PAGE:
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Negative impact of COVID-19 lockdown on papilloedema and idiopathic intracranial hypertension
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  • Published on:
    Supporting IIH patients through the COVID-19 pandemic
    • Sui H Wong, Consultant Neurologist & Neuro-ophthalmologist Guys & St Thomas' NHSFT; Moorfields Eye Hospital NHSFT

    Professor Sinclair and her team1 in Birmingham highlight an urgent issue affecting patients with IIH during the COVID19 pandemic. Their paper elegantly shows that weight gain worsens the severity of papilloedema and puts patients at risk of blindness. They also highlight the risk of worsening papilloedema not picked up with reduced access to hospital appointments.

    Here, we report the audit results from our service and share practical actions that have been effective for our service, with wider applicability.

    From May – Dec 2020, 58/102 (57%) IIH patients seen for follow up had gained weight compared to weight measured prior to pandemic by median 5.35 (range 0.6,27.3; SD 4.42)kg; with overall weight change of median 1.65 (range -24, 27.3; SD 6.81)kg for the group. 3/58 (5%) patients who gained weight, developed worsening papilloedema.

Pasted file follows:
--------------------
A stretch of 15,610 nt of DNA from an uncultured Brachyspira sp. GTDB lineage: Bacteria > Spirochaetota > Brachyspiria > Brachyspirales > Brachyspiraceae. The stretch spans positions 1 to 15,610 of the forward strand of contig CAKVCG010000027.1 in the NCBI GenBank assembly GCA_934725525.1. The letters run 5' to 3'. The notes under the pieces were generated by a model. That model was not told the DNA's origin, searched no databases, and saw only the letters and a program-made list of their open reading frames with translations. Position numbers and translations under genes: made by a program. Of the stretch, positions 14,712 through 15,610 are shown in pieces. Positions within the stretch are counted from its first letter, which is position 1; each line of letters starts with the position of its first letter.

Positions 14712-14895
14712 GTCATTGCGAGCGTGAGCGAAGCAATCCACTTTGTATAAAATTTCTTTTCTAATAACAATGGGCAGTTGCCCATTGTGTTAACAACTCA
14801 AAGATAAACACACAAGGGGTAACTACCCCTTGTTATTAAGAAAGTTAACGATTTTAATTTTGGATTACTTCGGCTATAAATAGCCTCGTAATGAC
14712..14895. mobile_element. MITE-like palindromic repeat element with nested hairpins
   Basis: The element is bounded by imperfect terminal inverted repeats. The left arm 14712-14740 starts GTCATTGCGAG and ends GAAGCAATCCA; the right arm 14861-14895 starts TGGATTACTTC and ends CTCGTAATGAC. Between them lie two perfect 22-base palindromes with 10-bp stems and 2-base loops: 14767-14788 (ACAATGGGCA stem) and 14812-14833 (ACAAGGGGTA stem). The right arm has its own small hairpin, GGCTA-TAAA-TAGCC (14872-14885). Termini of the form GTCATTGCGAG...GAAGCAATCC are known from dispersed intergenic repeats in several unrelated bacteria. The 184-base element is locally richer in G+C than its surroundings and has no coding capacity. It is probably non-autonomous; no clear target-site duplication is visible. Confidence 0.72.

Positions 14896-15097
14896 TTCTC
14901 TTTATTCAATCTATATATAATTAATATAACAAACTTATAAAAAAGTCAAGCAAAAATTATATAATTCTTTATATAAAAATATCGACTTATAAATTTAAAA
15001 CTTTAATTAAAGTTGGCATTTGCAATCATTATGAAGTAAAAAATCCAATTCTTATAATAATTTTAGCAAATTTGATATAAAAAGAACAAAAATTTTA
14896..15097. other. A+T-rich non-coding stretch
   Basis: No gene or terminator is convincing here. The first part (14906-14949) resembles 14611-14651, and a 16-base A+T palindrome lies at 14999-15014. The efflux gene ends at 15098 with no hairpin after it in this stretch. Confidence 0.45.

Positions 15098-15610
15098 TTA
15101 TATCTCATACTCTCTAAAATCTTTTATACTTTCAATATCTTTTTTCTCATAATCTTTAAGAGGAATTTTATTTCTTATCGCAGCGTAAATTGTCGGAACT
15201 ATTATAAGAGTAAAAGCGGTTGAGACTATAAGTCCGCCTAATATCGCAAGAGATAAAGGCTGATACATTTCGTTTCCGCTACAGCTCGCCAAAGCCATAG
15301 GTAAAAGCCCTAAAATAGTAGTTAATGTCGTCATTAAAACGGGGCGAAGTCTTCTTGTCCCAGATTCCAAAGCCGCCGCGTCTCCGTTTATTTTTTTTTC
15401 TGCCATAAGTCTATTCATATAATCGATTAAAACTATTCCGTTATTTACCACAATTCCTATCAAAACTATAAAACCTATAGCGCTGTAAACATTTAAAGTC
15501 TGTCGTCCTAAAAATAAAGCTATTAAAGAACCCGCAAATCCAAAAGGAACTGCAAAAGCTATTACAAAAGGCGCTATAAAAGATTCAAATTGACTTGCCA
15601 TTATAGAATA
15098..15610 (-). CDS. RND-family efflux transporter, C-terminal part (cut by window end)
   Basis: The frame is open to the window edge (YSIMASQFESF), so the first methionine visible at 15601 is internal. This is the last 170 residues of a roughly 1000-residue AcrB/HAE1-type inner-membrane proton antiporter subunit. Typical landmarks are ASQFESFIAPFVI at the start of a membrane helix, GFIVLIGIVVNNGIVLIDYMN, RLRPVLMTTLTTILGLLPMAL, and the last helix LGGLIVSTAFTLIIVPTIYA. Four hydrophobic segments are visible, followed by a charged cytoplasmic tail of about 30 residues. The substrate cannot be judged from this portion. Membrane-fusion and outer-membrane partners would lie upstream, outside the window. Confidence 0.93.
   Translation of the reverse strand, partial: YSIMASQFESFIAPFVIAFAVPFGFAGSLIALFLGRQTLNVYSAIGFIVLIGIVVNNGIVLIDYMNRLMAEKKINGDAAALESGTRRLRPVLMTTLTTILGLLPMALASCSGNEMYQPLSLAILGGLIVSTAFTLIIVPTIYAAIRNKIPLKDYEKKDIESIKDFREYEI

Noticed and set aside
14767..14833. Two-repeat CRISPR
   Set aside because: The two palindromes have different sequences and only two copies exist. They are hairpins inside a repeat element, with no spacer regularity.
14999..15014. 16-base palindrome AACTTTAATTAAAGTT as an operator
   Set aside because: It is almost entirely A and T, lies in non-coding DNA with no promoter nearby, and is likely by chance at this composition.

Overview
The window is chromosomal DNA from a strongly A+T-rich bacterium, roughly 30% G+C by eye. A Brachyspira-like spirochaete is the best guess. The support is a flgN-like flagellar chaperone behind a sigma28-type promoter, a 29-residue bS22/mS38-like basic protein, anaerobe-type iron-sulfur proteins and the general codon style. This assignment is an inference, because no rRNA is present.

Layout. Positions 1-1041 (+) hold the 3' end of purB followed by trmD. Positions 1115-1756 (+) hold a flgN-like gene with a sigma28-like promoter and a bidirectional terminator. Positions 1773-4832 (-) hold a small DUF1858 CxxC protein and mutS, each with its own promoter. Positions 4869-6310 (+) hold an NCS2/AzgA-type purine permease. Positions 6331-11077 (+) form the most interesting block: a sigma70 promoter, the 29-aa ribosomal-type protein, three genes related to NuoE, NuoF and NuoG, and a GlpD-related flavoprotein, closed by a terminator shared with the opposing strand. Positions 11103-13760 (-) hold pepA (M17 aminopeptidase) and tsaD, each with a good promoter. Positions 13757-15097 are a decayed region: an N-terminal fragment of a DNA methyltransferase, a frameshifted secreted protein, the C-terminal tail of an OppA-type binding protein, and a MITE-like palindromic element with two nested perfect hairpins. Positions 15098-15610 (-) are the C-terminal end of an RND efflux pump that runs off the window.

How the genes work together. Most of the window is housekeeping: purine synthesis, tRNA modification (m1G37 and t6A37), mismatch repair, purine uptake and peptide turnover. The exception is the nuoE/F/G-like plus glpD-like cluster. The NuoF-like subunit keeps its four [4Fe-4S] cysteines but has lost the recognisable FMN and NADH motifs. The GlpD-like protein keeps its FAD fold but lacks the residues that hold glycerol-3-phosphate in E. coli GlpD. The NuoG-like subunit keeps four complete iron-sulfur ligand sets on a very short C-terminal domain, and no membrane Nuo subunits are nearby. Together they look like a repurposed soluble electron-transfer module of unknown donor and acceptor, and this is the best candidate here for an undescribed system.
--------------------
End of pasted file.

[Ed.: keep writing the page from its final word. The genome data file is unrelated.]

We agree with the importance of optic disc examination as highlighted by Sinclair and colleagues1, and the need for PPE precautions in the COVID19 pandemic setting. An option we found helpful is fundus photography of the optic disc in the community which the patient then emails their clinician. Fundus photography is now widely available at high-street optometrists. Benefits of doing this include: circumventing patients’ fears of attending hospitals during the pandemic; a patient-held record for future comparison; and the option for clinicians to obtain a colleague’s second opinion on the optic disc photograph.


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    Conflict of Interest:
    None declared.